Doctoral Dissertation Improvement Grant: Ethnographic Research on the Question of Diaspora Among Ukraine's Displaced Crimean Populations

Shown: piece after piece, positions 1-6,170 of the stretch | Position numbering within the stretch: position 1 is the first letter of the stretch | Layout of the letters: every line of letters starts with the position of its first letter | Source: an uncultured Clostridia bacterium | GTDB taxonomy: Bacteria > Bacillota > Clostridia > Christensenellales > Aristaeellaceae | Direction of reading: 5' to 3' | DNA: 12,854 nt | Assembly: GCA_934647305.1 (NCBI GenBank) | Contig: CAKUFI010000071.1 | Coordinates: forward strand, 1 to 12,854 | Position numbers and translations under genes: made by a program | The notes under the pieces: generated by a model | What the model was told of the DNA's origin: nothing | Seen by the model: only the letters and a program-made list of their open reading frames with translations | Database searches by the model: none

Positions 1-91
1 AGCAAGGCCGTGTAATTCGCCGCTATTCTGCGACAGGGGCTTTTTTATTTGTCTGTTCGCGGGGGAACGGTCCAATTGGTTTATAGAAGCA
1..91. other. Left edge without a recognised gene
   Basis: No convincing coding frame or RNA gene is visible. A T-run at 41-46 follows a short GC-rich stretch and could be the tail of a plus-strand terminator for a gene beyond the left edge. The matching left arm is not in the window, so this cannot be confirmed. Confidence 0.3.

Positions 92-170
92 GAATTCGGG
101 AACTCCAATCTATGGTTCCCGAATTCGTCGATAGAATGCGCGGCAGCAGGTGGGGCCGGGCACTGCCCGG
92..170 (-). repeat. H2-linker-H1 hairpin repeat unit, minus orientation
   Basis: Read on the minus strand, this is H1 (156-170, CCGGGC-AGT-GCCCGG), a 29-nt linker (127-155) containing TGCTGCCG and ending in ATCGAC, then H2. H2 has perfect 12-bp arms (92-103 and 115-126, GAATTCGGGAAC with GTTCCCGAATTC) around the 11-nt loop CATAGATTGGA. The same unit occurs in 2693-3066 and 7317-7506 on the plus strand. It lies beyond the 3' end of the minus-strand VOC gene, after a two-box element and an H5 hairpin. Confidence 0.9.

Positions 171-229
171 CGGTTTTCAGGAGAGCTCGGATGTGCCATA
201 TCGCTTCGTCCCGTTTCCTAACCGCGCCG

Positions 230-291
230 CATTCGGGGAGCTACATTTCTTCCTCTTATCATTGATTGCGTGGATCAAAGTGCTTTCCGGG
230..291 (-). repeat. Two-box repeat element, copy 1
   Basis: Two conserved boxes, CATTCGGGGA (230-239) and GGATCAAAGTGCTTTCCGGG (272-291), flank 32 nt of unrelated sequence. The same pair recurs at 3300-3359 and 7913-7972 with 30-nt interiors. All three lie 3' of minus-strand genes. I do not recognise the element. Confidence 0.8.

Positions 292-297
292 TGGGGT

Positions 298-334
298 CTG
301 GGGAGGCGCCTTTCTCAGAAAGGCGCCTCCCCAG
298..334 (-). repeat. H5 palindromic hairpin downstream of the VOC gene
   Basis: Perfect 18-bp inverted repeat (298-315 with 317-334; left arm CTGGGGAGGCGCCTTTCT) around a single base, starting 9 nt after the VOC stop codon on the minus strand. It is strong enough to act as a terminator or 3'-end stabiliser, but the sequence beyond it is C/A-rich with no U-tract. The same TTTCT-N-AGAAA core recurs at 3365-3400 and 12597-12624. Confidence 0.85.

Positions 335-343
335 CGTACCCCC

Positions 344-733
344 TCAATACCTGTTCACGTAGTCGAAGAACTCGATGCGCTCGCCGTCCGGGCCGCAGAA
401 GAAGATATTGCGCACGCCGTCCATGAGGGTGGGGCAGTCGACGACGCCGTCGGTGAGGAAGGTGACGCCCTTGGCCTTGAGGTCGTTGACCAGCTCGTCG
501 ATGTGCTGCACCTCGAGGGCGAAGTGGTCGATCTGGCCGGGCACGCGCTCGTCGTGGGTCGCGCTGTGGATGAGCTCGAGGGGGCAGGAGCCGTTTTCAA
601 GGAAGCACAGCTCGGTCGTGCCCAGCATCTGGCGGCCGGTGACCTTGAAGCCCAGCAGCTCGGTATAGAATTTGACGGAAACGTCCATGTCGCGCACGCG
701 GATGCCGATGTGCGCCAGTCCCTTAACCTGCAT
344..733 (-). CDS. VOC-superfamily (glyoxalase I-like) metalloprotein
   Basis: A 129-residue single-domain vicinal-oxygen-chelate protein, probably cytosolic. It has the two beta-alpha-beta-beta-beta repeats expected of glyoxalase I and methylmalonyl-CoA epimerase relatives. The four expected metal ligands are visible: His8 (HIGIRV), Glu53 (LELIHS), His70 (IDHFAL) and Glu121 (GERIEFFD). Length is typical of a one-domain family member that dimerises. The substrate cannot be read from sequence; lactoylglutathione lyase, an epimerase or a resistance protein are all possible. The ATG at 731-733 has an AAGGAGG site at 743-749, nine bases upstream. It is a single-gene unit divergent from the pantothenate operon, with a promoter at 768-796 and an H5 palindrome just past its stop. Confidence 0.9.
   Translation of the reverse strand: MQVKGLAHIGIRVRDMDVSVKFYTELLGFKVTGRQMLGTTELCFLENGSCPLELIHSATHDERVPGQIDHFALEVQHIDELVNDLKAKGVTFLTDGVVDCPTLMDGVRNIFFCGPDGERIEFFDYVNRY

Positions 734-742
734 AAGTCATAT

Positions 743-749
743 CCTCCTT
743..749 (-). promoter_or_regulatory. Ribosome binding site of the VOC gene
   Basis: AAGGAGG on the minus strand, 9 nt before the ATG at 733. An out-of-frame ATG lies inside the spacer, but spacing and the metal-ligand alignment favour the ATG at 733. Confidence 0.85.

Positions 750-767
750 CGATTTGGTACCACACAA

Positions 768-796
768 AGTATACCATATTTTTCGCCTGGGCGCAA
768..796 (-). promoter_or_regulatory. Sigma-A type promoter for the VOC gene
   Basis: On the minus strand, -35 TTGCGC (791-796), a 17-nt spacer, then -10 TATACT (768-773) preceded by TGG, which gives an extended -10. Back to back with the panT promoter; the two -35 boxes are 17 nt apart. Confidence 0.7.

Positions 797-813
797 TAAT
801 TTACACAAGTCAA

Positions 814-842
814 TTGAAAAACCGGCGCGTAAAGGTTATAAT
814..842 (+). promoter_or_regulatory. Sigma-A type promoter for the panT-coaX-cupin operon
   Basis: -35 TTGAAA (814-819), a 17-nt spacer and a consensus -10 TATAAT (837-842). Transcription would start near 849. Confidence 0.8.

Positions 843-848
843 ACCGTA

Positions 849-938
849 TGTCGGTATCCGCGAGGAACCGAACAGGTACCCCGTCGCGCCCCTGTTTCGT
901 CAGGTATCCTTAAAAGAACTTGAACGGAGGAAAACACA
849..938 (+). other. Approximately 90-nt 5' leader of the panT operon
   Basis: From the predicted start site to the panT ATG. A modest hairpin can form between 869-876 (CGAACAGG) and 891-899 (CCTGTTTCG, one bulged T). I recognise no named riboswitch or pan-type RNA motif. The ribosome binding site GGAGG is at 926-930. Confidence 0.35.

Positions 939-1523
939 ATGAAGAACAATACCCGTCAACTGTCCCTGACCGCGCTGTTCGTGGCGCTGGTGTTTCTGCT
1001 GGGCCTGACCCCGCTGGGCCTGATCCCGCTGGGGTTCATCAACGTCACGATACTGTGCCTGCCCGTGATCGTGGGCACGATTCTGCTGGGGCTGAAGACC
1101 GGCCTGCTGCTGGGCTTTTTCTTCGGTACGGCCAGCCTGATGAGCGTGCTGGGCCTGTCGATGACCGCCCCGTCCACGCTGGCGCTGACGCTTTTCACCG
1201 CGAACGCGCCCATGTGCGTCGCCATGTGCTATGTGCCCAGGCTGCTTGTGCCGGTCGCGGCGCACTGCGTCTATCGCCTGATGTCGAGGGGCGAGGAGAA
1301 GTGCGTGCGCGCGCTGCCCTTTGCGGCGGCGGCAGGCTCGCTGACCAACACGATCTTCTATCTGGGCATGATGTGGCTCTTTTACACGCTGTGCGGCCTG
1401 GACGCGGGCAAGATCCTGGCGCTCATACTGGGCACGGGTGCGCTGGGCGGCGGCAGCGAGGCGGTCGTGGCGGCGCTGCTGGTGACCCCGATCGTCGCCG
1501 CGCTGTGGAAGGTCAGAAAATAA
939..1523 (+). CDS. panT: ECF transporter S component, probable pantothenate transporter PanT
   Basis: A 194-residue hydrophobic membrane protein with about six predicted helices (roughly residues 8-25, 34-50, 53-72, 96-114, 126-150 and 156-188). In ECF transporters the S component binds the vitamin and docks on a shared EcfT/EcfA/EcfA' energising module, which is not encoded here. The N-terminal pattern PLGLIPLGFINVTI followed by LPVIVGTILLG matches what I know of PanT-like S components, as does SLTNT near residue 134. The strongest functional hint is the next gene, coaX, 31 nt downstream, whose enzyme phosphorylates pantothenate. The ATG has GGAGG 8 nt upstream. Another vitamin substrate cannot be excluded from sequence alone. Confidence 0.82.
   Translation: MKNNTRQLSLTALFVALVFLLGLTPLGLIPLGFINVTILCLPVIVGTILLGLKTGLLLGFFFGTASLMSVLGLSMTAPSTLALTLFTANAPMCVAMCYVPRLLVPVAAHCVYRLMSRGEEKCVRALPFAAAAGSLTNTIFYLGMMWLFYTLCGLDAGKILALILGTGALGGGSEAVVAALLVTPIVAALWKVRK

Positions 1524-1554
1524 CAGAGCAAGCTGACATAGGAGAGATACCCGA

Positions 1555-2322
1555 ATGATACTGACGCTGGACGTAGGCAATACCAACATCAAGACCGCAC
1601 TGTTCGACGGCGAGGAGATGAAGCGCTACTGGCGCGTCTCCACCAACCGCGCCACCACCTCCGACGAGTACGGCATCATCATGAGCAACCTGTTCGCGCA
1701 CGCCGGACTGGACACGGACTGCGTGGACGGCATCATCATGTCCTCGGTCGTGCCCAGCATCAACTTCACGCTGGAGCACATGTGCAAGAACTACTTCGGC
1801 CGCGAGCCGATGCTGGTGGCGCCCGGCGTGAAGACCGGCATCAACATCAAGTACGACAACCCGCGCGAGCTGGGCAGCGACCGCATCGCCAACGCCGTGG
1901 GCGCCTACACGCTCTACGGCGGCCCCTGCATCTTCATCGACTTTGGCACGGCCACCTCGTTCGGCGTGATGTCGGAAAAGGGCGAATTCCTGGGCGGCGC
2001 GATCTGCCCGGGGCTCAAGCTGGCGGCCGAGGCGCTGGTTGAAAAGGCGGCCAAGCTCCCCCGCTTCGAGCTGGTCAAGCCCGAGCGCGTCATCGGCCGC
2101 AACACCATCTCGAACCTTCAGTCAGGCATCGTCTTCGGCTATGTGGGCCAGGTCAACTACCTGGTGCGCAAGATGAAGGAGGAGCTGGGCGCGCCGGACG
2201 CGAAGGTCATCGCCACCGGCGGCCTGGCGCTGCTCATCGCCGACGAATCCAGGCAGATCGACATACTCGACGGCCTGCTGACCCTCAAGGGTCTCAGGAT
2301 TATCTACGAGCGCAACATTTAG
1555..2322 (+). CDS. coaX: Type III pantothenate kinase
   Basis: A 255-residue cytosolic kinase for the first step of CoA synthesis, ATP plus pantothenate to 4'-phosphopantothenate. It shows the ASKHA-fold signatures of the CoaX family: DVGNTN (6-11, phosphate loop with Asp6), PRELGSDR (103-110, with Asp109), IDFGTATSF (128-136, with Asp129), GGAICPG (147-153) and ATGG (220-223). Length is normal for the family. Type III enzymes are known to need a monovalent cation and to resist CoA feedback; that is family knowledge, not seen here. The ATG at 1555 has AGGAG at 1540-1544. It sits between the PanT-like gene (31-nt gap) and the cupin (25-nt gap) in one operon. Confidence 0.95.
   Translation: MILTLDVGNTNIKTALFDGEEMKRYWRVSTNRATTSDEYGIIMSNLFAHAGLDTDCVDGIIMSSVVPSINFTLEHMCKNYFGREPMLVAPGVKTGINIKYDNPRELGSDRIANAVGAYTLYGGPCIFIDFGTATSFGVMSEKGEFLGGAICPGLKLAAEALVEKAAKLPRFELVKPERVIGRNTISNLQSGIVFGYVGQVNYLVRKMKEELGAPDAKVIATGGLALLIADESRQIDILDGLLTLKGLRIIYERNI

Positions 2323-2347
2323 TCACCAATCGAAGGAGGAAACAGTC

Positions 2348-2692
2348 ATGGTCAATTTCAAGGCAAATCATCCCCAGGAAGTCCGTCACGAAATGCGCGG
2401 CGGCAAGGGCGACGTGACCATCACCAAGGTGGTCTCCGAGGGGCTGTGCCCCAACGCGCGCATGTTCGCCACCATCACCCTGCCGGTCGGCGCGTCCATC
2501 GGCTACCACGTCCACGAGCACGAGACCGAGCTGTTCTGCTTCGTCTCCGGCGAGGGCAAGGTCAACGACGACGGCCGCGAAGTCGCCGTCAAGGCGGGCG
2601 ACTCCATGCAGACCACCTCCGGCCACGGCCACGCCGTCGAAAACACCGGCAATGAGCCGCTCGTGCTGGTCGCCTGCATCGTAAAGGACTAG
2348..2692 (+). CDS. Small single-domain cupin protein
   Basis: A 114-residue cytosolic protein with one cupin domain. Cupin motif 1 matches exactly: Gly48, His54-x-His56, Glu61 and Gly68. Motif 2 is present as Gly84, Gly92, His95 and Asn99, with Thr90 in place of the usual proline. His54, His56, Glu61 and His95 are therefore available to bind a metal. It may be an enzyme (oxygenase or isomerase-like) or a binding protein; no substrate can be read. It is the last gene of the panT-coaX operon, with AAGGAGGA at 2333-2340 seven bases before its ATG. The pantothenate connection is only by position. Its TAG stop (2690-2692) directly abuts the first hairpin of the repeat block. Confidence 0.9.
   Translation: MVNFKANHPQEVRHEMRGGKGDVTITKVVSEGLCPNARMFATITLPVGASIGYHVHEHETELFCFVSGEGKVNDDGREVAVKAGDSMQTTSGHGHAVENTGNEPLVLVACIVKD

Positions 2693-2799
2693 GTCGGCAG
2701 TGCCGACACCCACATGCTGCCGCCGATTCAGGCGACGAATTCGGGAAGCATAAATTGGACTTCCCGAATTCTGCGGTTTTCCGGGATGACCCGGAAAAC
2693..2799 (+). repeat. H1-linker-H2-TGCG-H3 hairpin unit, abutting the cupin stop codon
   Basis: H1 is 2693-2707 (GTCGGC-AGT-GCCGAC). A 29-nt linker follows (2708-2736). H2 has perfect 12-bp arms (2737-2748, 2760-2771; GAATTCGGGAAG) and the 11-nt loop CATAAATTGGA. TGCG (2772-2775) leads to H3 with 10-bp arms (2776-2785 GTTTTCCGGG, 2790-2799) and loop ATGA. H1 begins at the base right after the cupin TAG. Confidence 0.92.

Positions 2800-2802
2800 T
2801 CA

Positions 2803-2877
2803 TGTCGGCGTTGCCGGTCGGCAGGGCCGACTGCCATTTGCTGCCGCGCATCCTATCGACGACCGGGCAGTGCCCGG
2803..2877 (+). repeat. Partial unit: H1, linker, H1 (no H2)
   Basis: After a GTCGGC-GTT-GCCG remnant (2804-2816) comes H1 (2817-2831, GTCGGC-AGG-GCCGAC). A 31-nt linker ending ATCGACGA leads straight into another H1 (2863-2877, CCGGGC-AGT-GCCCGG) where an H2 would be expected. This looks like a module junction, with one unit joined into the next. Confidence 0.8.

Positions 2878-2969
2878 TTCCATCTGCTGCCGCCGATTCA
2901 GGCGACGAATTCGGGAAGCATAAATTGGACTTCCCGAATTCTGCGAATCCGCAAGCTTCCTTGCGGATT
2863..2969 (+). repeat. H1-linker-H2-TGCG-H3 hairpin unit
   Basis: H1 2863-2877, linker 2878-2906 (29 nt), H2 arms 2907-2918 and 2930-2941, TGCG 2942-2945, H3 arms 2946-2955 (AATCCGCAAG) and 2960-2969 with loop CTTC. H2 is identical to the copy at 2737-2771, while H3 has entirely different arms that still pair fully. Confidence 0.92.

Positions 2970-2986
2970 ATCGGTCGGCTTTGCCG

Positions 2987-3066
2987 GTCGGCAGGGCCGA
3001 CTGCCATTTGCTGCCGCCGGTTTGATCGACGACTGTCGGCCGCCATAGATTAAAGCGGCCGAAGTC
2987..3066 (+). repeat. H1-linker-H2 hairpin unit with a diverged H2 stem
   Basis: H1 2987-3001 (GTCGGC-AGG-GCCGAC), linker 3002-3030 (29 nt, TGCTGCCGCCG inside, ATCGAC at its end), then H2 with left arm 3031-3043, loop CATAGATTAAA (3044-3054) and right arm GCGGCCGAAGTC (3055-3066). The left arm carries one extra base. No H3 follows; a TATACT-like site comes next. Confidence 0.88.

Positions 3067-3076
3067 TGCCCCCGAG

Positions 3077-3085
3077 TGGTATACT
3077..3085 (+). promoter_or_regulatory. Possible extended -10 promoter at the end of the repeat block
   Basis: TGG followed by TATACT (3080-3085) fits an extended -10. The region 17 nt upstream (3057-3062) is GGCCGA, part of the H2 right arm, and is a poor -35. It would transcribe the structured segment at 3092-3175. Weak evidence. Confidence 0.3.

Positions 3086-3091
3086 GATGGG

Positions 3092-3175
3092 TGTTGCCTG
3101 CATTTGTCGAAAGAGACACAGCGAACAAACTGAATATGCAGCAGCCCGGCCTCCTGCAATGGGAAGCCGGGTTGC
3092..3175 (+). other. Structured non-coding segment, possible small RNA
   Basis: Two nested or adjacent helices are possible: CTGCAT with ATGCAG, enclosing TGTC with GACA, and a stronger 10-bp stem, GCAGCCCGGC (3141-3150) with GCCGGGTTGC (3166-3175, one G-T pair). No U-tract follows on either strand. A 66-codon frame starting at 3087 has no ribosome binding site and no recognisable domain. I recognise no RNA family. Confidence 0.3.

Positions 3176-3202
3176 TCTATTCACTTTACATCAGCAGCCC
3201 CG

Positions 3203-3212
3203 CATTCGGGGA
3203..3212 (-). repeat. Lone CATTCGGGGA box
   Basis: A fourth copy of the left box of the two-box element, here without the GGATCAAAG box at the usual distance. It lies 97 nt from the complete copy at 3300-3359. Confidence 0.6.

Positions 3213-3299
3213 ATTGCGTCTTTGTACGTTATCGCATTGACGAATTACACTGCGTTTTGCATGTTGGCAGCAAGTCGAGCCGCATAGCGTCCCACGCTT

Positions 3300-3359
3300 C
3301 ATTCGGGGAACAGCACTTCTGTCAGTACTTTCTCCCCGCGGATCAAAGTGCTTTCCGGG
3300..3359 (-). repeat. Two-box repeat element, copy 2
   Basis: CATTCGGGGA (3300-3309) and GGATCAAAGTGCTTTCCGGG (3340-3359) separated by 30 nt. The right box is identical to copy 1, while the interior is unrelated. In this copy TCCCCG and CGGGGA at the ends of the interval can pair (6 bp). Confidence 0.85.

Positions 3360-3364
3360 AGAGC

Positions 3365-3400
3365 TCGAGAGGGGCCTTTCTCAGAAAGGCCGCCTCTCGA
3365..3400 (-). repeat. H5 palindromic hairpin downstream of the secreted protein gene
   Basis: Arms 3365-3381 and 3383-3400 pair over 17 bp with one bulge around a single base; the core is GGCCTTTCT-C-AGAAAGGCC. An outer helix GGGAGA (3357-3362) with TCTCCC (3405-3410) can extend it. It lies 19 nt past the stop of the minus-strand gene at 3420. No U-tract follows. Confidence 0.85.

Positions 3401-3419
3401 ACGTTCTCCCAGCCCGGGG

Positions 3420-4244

This project is aimed at developing an understanding of identity formation among internally displaced peoples from Ukraine's Crimean Peninsula following Russia's annexation of the region in 2014. Since the annexation, thousands of Crimeans critical of the region's new Russian authorities - particularly ethnic Ukrainians and indigenous Crimean Tatars - have voluntarily resettled in mainland Ukraine. As these groups lay down new roots, many have begun referring to themselves as a "diaspora." Their use of this term is striking, as a diaspora typically implies migration across international borders and a common ethnic identity, while displaced Crimeans are ethnically diverse and remain within their country of citizenship. With the question of diaspora in mind, this project examines how displaced Crimeans in mainland Ukraine are renegotiating ethnic, national, and regional identities in the face of new geopolitical realities. The knowledge generated from this research project will make a valuable contribution to understandings of the contemporary conflict between Ukraine and Russia, with important implications for policymakers and social scientists. This research project will rely on ethnographic field methods - including interviews and participant observations - to directly engage with and give voice to communities of displaced Crimeans in mainland Ukraine. Using the concept of diaspora to frame experiences of identity (re)construction among displaced Crimeans serves to problematize the prevailing theoretical assumption that migrant populations are not diasporic without a common ethnic identity and the experience of displacement from one nation-state to another. This view excludes groups that migrate within the borders of a nation-state, despite the fact that differences of race, ethnicity, language, and culture may vary as much among populations within nation-states as they do between them. This project contributes significantly to a more critical understanding of diasporas that overcomes the "territorial trap," or the over-reliance upon spatialities of the nation-state to frame, interrogate, or explain social phenomena. This project will have important implications for the study of diasporas and socio-spatial identities more generally across the social science, with particularly salient applications for the study of identity in Ukraine and throughout the post-Soviet space.